A response was required, but Mexico waited 89 minutes to show their mettle. After Friday’s chastening defeat in Cincinnati, a positive result and improved performance were of paramount importance in frigid Edmonton. Instead, El Tri took far too long to turn up the heat on their host, and they will be made to suffer for a World Cup spot that seemed a foregone conclusion just days ago.
After heading into this month’s fixtures on top of the Octagonal table, Mexico have dropped to third place behind Canada and the United States. Moreover, they have Panama pulling on their coattails, with the Central Americans only behind “Tata” Martino’s team on goal difference.
A February meeting with Los Canaleros looms large, and Mexico won’t have any fans present at the Azteca for that crucial clash as punishment for further cases of the homophobic chant back in October. If El Tri continue to toil like they did for much of tonight’s tilt, however, playing to an empty stadium might be preferable.
Although “Tata” tinkered with his formation for this contest (the Argentinean discarded his habitual 4-3-3 in favor of a 3-5-2), familiar failings were on display on both Canadian goals. For the opener, a problem with playing out of pressure proved costly when Orbelín Pineda presented the ball to Alistair Johnston in a promising position. Guillermo Ochoa ought to have done better with the Nashville defender’s dipping volley, but the América ace shouldn’t have been called on in the first place.
Normally so reliable for both club and country, “Memo” was also at fault for Canada’s second. The veteran shot-stopper has never been renowned for coming out of his area to claim crosses, and he stayed on his line to allow Cyle Larin an easy tap-in. After allowing four set piece goals to the United States this summer, this concession could be considered another dead ball disaster.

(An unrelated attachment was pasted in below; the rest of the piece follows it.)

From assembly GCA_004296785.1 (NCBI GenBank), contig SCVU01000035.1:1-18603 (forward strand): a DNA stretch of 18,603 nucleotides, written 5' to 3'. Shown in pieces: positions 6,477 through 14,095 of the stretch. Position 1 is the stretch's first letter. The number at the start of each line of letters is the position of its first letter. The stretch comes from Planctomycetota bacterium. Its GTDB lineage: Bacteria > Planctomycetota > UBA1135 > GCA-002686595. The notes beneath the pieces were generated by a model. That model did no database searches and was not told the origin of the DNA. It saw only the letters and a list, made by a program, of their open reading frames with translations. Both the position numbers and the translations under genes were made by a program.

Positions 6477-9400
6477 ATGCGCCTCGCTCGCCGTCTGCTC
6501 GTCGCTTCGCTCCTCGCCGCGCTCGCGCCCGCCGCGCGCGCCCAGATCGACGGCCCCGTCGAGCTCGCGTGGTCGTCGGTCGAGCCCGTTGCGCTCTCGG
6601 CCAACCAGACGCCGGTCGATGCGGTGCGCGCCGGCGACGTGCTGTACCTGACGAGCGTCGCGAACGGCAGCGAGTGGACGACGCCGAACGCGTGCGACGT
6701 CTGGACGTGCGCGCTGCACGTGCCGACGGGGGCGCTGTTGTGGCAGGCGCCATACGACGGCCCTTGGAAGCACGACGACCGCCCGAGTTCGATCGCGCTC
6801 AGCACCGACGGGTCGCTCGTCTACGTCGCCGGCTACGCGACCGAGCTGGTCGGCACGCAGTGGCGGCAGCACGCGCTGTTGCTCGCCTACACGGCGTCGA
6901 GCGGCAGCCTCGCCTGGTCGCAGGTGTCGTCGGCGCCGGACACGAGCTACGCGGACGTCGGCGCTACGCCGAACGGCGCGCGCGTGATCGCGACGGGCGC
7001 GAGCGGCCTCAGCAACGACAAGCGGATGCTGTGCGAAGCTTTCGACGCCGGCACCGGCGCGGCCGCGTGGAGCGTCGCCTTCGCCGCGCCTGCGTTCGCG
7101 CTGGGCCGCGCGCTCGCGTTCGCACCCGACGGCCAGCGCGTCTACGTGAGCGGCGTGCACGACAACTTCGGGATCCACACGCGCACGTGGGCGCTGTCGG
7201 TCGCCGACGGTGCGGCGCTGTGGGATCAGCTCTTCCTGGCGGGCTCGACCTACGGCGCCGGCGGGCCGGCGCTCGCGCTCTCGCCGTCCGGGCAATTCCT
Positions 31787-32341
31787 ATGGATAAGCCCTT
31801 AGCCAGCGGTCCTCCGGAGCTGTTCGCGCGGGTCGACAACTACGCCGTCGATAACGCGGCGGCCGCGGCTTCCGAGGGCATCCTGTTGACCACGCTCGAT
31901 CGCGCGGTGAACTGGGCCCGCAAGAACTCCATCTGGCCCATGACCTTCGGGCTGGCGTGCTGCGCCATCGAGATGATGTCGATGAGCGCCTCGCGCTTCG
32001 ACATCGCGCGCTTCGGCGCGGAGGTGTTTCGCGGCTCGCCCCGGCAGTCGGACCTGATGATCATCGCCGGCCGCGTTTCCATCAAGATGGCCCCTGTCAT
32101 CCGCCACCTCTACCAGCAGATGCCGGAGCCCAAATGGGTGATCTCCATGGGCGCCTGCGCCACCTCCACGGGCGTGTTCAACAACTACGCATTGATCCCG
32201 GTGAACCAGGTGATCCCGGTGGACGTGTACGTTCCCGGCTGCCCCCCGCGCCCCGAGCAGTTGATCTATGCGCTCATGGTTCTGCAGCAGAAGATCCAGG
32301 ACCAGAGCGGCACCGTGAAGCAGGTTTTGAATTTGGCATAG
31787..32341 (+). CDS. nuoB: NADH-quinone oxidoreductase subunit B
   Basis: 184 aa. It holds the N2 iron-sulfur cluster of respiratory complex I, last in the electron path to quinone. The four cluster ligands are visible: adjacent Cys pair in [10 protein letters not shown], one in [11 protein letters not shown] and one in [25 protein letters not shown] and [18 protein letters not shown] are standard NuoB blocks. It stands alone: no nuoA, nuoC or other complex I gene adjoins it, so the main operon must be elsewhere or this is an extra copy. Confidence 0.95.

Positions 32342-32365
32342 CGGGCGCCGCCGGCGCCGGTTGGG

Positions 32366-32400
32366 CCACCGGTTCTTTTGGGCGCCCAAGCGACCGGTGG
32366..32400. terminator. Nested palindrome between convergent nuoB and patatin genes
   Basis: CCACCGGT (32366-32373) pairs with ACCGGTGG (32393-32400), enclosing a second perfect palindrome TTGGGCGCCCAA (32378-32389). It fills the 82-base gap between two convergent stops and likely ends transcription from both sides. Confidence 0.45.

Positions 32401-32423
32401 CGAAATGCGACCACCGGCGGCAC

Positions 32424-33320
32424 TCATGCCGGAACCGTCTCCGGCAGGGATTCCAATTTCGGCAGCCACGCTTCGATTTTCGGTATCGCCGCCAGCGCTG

Mexico were flimsy when defending free kicks and corners long before Martino arrived, but the former Barcelona boss’ inability to fix the issue is preoccupying. That is far from the only dilemma that must be dealt with in double-quick time, and the calls for the coach’s dismissal will be deafening after Tuesday’s loss.
Martino will be under massive pressure when Mexico travel to Kingston on January 27th, and three points must be procured in that match. A win won’t come easy, however, and Chucky Lozano will be suspended for yellow card accumulation.
The Napoli winger wasn’t at his best this month, but he was far from the only one. Established stars such as Héctor Herrera and Edson Álvarez were also off the pace, while “Tecatito” Corona toiled at TQL Stadium.
The Porto player passed up on Mexico’s best chance of their clash with the United States, but he made the most of his minutes in Alberta. A series of dangerous deliveries threatened to give his side a lifeline, and it was his teasing cross that found Herrera’s head for the 2-1. The 28-year-old must start producing moments of magic like that on a regular basis.
“Tecatito” may have turned a corner, and Martino will need the same from his other regulars. The likes of Alexis Vega and Gerardo Arteaga could come in to freshen up a squad that has stagnated in recent months, but the same stalwarts who struggled mightily this month must find form quickly. Martino’s job, and Mexico’s World Cup hopes, depend on it.